Skip to content

Every day, leaders find themselves in decision-making scenarios without the information needed to make an informed decision. Without a complete picture, leaders rely on their gut or past experiences to make decisions. Often, decisions are made with little understanding of the potential downstream effects and how a singular decision may impact the organization, department, or individual either positively or negatively.

It doesn’t have to be this way! Organizations who focus on generating actionable insights from data can support leaders and improve decision-making quality. To deliver actionable insights, organizations must approach decision making from an enterprise view, considering an organization’s entire tech stack, cataloging all elements of data entry/capture, and how they support organizational decision making.

An Enterprise View

A typical tech stack is comprised of six areas which facilitate an organization’s ability to make decisions, conduct audits, document action items, and other outcomes (Figure 1):

  • Human Centered Design
  • Edge
  • Business Systems
  • Hybrid Cloud & Automation
  • Decision Support & Insights 
  • Cybersecurity 

To better understand the connection between technology and insights, think about your decision support segmented into three layers (figure 2):

  1. 1) a Semantic Layer, 
  2. 2) a Data Layer,
  3. 3) a Technology layer (figure 1). 


The Semantic Layer, or the “business layer,” maps complex data into familiar business terms such as revenue or customer. The Data Layer, commonly called a data pipeline, is the key to generating actionable insights from data. A healthy data pipeline, in-sync with a data strategy, maximizes an organization’s technology stack. It does so by expanding its use to improve business and mission outcomes while simultaneously streamlining the information gathering process.

Today, most organizations have very manual data gathering processes which impede their ability to make timely decisions. By leveraging modern technology solutions, many data collection processes can be automated–saving time, resources, and employee frustration. Ultimately, leveraging technology and data integration transforms a leader’s ability to make decisions, allowing them to become proactive and escape the endless reactive cycle many leaders find themselves in today.

Data Capture

Typically, data pipelines are hosted in the Cloud or a hybrid on-premises-cloud environment. The data pipeline starts by ingesting data from all or some business systems. 

The Data Pipeline (Figure 3) is comprised of:

  • Data Engineering,
  • Data Storage,
  • Data Analytics,
  • Data Science,

All of which are supported by

  • Data privacy,
  • Data Operations or “DataOps” which operationalizes a technical architecture, and
  • Data Leadership which addresses data governance, data management, & data strategy

Utilizing data workflow automation platforms such as Databricks, or no/low-code solutions such as Apache AirFlow or NiFi, coupled with AI/ML solutions, greatly improves data pipelines by increasing speed-to-value. Increasing speed-to-value is only useful if an organization is creating actionable insights. Speeding up the consumption of poor insights does nothing but allow organizations to make wrong decisions faster. How do you prevent this?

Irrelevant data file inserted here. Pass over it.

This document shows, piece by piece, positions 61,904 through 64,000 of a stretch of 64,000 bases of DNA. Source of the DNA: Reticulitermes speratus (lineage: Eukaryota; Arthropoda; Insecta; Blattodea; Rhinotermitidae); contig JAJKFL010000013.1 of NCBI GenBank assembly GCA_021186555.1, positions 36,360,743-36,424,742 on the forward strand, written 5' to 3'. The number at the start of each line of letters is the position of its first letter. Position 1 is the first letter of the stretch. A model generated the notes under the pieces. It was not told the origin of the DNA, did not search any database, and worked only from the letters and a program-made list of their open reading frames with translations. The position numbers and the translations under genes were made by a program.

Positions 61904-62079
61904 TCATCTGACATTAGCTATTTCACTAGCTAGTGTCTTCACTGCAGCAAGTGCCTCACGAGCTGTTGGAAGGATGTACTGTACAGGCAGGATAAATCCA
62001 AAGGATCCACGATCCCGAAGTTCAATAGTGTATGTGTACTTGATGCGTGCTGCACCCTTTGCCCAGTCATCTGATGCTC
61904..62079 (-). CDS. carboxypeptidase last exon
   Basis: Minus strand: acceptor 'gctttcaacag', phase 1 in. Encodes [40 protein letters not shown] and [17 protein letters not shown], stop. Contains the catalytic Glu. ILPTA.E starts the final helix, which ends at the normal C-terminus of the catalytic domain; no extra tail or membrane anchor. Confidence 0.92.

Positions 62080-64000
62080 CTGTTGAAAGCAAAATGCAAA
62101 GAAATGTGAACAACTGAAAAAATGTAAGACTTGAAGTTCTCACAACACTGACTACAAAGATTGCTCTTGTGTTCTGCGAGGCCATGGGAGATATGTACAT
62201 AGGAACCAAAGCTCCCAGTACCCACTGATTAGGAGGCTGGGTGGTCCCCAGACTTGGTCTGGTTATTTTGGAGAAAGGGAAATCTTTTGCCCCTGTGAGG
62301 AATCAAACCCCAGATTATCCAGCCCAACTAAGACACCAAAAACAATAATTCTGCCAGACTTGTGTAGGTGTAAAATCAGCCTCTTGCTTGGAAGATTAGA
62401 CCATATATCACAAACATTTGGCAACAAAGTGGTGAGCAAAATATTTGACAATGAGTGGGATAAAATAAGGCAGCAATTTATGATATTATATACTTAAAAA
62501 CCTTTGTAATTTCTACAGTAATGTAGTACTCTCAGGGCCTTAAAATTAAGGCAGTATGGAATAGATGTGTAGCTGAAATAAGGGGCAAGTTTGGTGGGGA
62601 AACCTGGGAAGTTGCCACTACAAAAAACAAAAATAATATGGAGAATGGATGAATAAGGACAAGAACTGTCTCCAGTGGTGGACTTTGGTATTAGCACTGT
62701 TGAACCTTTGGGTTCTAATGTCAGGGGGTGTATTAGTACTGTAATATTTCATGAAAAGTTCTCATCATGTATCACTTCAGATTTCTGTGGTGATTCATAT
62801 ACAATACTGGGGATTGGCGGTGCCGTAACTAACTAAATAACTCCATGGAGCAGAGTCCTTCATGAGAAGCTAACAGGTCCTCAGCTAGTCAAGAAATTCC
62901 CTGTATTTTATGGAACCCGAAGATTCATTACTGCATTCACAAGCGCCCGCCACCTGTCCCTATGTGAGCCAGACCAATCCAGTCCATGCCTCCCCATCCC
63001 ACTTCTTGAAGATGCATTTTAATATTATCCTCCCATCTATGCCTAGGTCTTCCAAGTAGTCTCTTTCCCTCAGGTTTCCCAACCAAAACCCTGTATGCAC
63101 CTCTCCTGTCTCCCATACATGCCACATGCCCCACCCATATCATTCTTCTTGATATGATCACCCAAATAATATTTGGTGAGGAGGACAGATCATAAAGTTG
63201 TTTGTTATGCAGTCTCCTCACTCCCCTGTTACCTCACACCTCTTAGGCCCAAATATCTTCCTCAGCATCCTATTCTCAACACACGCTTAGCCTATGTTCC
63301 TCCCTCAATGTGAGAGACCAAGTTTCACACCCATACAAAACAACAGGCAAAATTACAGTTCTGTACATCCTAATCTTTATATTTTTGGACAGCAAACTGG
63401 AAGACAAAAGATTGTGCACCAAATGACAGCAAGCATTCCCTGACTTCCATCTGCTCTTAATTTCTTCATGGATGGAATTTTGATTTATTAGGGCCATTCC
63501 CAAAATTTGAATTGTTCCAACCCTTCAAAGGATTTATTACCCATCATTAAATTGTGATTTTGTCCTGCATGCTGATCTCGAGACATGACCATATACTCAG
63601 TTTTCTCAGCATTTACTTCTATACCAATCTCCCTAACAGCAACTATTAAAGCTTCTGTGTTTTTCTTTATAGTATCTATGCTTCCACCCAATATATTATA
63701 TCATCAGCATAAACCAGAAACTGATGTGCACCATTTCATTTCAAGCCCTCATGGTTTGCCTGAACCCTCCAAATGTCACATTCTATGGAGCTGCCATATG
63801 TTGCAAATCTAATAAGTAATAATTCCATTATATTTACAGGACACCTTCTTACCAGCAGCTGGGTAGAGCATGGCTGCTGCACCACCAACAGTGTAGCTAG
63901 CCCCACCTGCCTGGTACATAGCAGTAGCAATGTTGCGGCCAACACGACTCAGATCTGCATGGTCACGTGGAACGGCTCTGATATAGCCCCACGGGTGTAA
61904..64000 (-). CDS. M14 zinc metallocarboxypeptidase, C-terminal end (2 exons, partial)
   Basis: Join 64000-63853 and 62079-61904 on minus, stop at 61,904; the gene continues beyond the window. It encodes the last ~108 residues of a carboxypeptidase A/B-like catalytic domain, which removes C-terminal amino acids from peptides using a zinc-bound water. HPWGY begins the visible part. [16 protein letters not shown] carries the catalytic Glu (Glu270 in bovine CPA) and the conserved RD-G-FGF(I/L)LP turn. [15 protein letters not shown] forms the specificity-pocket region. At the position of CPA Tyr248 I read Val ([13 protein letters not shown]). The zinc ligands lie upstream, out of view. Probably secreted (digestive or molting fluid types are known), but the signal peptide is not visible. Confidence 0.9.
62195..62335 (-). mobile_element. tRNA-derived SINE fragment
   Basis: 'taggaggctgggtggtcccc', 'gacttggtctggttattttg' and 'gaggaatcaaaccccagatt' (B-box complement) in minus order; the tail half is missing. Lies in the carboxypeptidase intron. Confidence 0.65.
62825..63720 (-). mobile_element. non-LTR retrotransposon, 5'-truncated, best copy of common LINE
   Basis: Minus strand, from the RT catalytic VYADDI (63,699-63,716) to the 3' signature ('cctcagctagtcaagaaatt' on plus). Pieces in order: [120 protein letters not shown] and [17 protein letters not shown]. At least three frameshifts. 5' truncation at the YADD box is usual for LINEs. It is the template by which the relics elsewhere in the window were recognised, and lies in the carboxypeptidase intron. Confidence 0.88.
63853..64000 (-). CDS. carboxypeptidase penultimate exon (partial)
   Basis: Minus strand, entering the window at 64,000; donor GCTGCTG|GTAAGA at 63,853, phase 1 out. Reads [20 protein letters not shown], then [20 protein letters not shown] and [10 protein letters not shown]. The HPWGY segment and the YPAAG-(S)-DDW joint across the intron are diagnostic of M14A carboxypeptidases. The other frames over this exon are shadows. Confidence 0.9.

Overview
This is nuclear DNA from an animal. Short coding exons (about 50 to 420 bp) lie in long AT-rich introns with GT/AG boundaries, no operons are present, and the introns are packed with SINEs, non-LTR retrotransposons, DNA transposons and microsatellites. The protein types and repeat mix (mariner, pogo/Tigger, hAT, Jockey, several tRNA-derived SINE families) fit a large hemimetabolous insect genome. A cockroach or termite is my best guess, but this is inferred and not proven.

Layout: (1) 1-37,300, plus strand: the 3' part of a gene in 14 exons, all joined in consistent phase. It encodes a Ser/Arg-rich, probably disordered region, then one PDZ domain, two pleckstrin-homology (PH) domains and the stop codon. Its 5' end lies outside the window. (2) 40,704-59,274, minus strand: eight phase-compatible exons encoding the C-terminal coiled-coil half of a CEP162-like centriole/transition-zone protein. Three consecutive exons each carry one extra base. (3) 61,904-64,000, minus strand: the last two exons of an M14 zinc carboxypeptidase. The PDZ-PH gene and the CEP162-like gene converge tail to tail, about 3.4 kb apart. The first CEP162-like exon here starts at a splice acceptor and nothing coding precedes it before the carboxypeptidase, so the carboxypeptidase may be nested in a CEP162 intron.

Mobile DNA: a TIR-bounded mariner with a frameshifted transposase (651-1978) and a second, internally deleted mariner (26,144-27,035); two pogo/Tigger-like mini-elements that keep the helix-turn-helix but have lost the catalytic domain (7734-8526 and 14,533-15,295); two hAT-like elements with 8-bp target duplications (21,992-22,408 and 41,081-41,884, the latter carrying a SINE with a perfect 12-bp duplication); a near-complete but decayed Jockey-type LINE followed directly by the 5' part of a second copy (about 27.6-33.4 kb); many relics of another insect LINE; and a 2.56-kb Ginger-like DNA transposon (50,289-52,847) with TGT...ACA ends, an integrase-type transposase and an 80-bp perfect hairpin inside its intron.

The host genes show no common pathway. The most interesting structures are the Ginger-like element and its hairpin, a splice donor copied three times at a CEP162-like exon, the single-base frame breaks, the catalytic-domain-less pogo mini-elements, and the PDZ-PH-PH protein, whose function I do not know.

Organizational Decision Making

Using an organization’s goals and objectives, you can accurately assess and predict mission outcomes that empower leaders to make decisions at the speed-of-relevance, meaning they have the right data at the right time. With the right data, ML models can derive actionable insights – or significant predictors of the target variable in question. (Figure 4). 

Typical questions leaders make decisions on are:

  • If I had a $1 to spend, where should I spend it?
  • Do we have a competitive capability mix?
  • Are we meeting our strategic objectives?
  • Are we delivering our mission efficiently and effectively?
  • Are our capabilities meeting our objectives?



From here, the art of turning data into actionable insights begins. To build actionable insights, ask yourself:

  • Do I just have a stat or a performance metric?
  • Does the metric reveal a gap?
  • Does the gap suggest actionable insights? 




Actionable Insights

With this conversion, decision makers can easily assess progress at any point in the year. Leaders can compare today’s output against their overall goal; they can also compare today’s output to last year’s point in time. If a gap exists leaders may take time to reflect and ideate on potential actions they may take to close the gap. They can consider:

  • Is the output an anomaly or is it the norm?
  • How does this compare to the same time last year? What about the adjacent days, weeks, or months?
  • Is there a pattern emerging?
  • Is there seasonality or periodicity to the pattern?

These insights create actionable possibilities, for instance, a leader may now be able to answer the following questions:

  • Can I hire more people?
  • Should I adjust processes?
  • Is there something we should stop doing?
  • Should I adjust output based on the seasons?

Converting data into actionable insights enables leaders to act based on insight and make more informed decisions. Learning to generate actionable insights is an organization-wide initiative. An organization must understand the relationship and interdependency between technology, data, and semantic layers related to organizational objectives and goals. Powered by automation, every organization can learn to create actionable insights to enable speed-of-relevancy and improve business and mission outcomes.   



Related Articles